PIMCO bets against U.S. government debt

NEW YORK Mon Apr 11, 2011 1:52pm EDT

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NEW YORK (Reuters) - The world's largest bond fund began betting against the United States last month by taking short positions on its debt on expectations the nation's shaky finances will drive interest rates higher and imperil its triple-A rating.

Bill Gross, PIMCO's oft-quoted co-chief investment officer, in January warned that "mindless" U.S. deficit spending could result in higher inflation and a weaker dollar.

He has also been raising alarms about a lack of buyers for Treasuries once the Federal Reserve ends its own bond purchase program, also known as quantitative easing, in June.

The portion of PIMCO's $236 billion Total Return Fund held in long-term U.S. government debt, including U.S. Treasuries, declined to "minus 3" percent in March from zero in February and 12 percent in January, according to PIMCO's website (www.pimco.com).

"They are one of the largest investors in the Treasury market, so yes, it is significant," said Gary Pollack, a portfolio manager with Deutsche Bank Private Wealth Management in New York.

"They have the ability to move the market, that is something that makes me a little nervous."

Investors in exchange-traded funds and futures have mirrored the PIMCO trend in recent weeks.

PIMCO expects the lingering U.S. budget deficit and the Fed's easy monetary policy will fuel faster inflation and hurt the dollar.

Gross' shorting of Treasuries in March preceded Washington's narrowly averting a government shutdown after Democrats and Republicans agreed late on Friday to cut $38 billion in spending for the fiscal year.

The 11th-hour compromise probably had little impact on the investment strategies of Gross, who said in an April newsletter that the U.S. government was "out-Greeking the Greeks," a reference to Greece's out-sized government debt that forced the country to ask for a bailout.

"We are smelling $1 trillion deficits as far as the nose can sniff" if the government fails to address the biggest entitlement programs: Medicare, Medicaid and Social Security, Gross said in his outlook.

Investors have pulled money from PIMCO's Total Return Fund, which registered $1.59 billion of outflows last month, according to Lipper. That was the fifth straight month of outflows, the longest streak of net redemptions since Lipper began tracking the data in 2004, totaling $18.05 billion of withdrawals.

Like other bond managers, PIMCO attracted huge net inflows in the wake of the global financial crisis, and oversees more than $1.1 trillion. The Total Return Fund has returned 1.48 percent this year, putting it in the top 22 percent of similar funds as cataloged by Morningstar, but it has lagged major U.S. stock indexes.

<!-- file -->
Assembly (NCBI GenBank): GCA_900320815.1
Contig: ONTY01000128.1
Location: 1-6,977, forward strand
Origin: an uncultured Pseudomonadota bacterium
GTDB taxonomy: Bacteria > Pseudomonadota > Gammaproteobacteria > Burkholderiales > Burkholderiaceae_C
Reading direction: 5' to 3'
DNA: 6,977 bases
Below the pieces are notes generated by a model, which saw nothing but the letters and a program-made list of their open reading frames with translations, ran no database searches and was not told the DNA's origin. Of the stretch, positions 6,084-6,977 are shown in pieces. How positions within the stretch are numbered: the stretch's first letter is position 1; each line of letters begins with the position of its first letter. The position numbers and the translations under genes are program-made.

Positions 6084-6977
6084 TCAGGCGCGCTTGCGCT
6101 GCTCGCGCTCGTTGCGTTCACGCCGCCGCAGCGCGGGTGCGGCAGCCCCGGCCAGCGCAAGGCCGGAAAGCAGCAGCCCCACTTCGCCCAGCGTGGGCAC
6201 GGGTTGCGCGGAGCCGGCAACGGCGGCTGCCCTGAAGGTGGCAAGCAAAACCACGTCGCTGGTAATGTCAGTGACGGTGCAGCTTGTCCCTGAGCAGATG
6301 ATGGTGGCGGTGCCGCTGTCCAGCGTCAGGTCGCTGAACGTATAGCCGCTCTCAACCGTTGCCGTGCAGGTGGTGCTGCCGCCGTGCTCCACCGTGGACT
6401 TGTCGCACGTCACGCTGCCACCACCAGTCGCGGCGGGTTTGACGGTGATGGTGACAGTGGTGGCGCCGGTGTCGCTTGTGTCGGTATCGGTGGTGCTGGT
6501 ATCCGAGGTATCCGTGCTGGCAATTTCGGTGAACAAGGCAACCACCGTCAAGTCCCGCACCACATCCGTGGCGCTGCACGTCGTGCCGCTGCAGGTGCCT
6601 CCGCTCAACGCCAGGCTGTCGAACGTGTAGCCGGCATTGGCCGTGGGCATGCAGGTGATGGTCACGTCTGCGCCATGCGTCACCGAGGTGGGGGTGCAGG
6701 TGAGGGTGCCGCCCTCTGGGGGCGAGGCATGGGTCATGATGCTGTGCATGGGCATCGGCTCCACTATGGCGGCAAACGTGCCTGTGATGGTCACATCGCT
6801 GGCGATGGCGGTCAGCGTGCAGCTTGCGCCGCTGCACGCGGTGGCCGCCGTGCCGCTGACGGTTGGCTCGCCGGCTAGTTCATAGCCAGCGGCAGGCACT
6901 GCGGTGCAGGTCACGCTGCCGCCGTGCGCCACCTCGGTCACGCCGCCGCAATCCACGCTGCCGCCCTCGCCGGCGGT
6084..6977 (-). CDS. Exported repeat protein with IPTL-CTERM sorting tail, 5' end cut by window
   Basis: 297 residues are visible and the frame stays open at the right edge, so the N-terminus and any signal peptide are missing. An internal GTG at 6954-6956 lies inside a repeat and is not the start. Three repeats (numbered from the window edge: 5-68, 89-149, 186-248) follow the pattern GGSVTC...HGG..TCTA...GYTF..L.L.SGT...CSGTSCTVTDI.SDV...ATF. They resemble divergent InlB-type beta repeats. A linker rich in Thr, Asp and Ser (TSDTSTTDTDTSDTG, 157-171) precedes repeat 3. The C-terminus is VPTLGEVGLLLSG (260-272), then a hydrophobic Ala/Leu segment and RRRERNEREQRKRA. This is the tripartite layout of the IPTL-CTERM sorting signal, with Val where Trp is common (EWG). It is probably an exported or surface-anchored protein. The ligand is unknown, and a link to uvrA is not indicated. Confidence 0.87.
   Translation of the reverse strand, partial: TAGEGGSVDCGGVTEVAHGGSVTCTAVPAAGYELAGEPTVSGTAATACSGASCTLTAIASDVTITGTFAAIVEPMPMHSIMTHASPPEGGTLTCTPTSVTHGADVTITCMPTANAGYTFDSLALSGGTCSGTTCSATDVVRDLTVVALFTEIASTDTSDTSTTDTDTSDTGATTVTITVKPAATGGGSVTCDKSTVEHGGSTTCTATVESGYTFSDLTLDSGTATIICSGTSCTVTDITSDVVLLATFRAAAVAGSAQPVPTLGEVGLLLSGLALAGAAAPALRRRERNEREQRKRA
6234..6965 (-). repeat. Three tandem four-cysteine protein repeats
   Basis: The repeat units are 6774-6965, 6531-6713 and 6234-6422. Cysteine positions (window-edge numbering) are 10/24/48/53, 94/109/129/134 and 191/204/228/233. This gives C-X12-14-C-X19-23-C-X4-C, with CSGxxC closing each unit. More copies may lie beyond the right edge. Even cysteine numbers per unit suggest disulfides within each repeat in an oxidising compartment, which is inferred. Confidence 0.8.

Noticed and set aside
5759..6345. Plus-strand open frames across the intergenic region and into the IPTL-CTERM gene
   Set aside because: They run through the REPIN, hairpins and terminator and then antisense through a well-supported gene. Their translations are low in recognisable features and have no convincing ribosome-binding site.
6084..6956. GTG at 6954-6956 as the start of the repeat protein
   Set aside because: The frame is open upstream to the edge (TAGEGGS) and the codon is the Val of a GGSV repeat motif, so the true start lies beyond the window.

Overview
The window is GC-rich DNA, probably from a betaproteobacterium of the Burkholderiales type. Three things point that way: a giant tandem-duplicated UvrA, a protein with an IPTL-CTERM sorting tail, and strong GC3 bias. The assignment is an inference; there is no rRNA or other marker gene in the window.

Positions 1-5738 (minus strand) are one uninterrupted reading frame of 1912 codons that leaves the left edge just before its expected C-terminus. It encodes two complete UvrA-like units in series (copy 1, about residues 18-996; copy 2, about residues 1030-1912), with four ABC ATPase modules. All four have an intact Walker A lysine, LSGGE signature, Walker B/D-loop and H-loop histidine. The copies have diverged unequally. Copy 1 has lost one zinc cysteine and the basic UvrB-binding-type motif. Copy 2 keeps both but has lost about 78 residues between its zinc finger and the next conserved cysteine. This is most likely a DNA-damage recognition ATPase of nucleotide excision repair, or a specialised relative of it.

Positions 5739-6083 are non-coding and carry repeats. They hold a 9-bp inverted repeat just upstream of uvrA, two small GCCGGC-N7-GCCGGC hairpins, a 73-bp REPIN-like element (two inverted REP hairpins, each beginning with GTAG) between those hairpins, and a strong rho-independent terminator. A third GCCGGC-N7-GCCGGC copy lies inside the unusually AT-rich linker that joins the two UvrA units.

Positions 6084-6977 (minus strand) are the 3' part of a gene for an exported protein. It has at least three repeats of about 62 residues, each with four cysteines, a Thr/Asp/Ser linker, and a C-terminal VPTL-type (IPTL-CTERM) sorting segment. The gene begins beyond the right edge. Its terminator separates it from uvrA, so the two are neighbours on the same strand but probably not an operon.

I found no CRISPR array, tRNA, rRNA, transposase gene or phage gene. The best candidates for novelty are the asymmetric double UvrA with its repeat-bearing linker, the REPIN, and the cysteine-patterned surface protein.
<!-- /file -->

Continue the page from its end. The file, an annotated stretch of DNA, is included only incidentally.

Treasuries have come under selling pressure on signs the U.S. economic recovery is strengthening, and the outflow that began in November has led to reallocation into other sectors, including stocks and commodities.

PIMCO's move echoes a broader dislike of U.S. Treasuries. Some ETFs that bet against the Treasury market have seen a jump in volume lately. Volume in the ProShares Short 20+ year Treasury, which shorts the Barclays Capital U.S. 20+ Year Treasury Bond Index, last Thursday had its most active session since February 24.

Speculators went net short on Treasuries for the first time in six weeks as of April 5, according to the latest data from the Commodity Futures Trading Commission. In a short position, an investor sells a borrowed security on a bet it can buy it back later at a lower price.

The Total Return Fund's cash equivalents, including Treasury bills and other debt with maturities of less than a year, rose to 31 percent of the fund's assets from 23 percent in February.

It also reduced mortgage-backed debt holdings to 28 percent in March from 34 percent in February.

(Additional reporting by Richard Leong, Karen Brettell and Daniel Burns in New York, and Kevin Plumberg in Singapore; Editing by Dan Grebler.)

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Comments (5)
Elektrobahn wrote:
So PIMCO is short Treasuries! Well, well, now that’s a surprise. These guys have been bad-mouthing Washington for months now (not that THAT is a bad thing) and now they’ve placed their bets. As SELLERS! That doesn’t exactly engender confidence in Mr. Obama, now, does it?

Apr 11, 2011 9:13am EDT  --  Report as abuse
FBreughel1 wrote:
Credibility has been lost by last weeks’ puppet show. Nicely done politicians. Your voters can be proud of you.
Even more rhetorics this week:
- The bond between Obama and Boehner is growing
- ‘We have made the hardest cut the history’
It is all nonsense and garbage to the ears. Just normalise the budget please. And do it such a way that you don’t put the major part of your voters into misery.

Apr 11, 2011 11:33am EDT  --  Report as abuse
ThomJEFFERSON wrote:
Interesting article.

Medicare, Medicaid, Social Security. These items are the most looked forward to by the worker ants. If you move that retirement age any higher… there won’t be retirement. At least for the worker ant.

The best thing to do is look at all the other garbage in the budget and cut, cut, cut to preserve the above mentioned entitlements.

Oh, and by the way… Please remove the salary cap on FICA for income. Keep the corporate contribution the same, but don’t stop on the salary cap for income. Keep the contribution going. It would be interesting to see if the 1% rich could complain about that… I think that would solve the Social Security issue. Oh yeah, why stop there… Attach the same to Stock bonuses too.

I don’t have a problem in cutting any other items in the budget and I am giving a solution to the problem mentioned in the article.

Apr 11, 2011 3:24pm EDT  --  Report as abuse
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